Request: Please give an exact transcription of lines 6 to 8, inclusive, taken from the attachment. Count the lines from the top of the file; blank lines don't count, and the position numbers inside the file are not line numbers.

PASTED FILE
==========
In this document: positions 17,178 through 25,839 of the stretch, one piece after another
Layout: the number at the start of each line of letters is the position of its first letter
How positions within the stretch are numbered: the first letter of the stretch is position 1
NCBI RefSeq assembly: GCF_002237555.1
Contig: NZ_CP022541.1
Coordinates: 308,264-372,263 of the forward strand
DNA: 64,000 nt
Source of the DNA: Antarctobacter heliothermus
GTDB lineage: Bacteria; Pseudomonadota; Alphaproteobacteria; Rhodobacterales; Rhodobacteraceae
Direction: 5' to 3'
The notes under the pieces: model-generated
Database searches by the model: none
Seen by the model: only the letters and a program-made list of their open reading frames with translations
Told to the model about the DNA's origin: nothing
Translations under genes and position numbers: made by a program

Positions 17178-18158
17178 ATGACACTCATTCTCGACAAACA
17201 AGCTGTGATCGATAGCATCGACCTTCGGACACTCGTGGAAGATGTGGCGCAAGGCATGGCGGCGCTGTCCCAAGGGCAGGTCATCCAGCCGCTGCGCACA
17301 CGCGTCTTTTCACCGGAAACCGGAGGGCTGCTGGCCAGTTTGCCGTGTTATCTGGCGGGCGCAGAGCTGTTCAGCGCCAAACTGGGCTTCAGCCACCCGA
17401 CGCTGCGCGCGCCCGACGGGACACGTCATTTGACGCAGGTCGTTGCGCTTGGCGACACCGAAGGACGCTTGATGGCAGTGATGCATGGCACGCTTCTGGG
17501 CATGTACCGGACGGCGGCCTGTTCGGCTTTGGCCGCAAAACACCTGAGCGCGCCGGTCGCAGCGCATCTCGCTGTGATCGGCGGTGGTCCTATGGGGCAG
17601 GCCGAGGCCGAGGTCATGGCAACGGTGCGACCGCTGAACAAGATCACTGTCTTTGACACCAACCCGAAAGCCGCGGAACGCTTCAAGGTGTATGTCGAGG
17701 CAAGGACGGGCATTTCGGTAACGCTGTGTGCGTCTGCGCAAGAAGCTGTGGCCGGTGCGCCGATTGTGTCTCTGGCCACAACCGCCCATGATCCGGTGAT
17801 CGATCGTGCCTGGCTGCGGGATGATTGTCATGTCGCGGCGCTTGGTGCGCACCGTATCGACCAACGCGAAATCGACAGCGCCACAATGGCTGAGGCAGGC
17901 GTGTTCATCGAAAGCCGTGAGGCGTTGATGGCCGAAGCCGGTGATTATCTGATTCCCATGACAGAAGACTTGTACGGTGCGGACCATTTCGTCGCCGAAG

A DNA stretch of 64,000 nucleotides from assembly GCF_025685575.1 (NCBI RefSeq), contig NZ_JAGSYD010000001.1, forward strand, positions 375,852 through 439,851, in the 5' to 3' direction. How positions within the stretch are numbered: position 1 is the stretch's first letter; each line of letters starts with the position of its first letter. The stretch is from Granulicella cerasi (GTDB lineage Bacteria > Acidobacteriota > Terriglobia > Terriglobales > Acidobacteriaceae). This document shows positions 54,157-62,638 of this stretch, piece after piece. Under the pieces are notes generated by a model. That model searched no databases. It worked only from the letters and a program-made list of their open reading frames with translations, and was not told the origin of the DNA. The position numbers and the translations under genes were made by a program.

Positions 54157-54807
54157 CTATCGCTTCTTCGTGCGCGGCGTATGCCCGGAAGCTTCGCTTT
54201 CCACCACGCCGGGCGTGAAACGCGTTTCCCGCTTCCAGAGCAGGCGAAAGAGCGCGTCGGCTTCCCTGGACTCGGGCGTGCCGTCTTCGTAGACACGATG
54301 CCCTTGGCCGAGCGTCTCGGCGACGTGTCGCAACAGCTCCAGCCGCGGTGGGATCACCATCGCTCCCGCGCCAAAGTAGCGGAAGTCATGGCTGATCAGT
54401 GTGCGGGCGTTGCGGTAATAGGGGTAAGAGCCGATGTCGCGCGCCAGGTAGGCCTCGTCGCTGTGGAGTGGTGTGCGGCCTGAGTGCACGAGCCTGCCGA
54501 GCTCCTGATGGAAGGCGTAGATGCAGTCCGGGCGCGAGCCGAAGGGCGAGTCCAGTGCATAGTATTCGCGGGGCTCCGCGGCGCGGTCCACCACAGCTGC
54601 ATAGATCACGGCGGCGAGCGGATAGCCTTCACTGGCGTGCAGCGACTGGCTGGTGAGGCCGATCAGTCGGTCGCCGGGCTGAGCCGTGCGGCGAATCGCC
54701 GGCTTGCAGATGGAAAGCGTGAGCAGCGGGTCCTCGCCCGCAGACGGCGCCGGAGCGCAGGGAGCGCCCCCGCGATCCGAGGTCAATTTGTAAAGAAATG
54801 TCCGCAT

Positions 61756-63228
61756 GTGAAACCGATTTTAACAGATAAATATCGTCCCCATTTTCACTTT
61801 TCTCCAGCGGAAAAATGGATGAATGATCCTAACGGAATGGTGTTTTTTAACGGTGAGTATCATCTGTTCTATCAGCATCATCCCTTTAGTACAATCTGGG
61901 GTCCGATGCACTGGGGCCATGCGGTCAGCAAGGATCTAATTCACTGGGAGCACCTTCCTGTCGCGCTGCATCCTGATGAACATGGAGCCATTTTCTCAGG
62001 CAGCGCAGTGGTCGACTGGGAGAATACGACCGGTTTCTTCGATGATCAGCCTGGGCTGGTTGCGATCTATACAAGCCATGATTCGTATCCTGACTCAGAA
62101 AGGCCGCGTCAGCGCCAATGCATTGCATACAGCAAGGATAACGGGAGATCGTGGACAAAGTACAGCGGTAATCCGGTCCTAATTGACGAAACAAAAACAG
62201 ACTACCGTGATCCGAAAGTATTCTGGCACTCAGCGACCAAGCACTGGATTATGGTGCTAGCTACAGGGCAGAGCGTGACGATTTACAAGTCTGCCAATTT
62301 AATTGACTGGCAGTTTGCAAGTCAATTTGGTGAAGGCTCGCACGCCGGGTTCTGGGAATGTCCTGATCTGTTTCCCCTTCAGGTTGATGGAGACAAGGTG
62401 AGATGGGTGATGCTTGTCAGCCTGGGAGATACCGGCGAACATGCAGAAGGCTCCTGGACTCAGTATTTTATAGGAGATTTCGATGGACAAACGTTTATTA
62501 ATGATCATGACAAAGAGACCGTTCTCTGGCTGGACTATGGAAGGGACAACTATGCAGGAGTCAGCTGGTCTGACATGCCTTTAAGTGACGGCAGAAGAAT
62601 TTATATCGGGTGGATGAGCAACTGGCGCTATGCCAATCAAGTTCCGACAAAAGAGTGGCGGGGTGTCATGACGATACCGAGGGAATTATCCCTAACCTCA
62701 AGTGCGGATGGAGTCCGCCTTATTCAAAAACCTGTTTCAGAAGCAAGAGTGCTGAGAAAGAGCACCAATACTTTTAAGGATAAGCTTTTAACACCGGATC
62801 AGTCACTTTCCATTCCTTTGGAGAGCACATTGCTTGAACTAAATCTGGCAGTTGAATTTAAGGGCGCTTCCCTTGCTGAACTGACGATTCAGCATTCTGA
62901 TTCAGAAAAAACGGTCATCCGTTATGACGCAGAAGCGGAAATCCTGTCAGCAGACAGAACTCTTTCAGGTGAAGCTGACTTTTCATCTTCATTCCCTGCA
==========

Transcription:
Coordinates: 308,264-372,263 of the forward strand
DNA: 64,000 nt
Source of the DNA: Antarctobacter heliothermus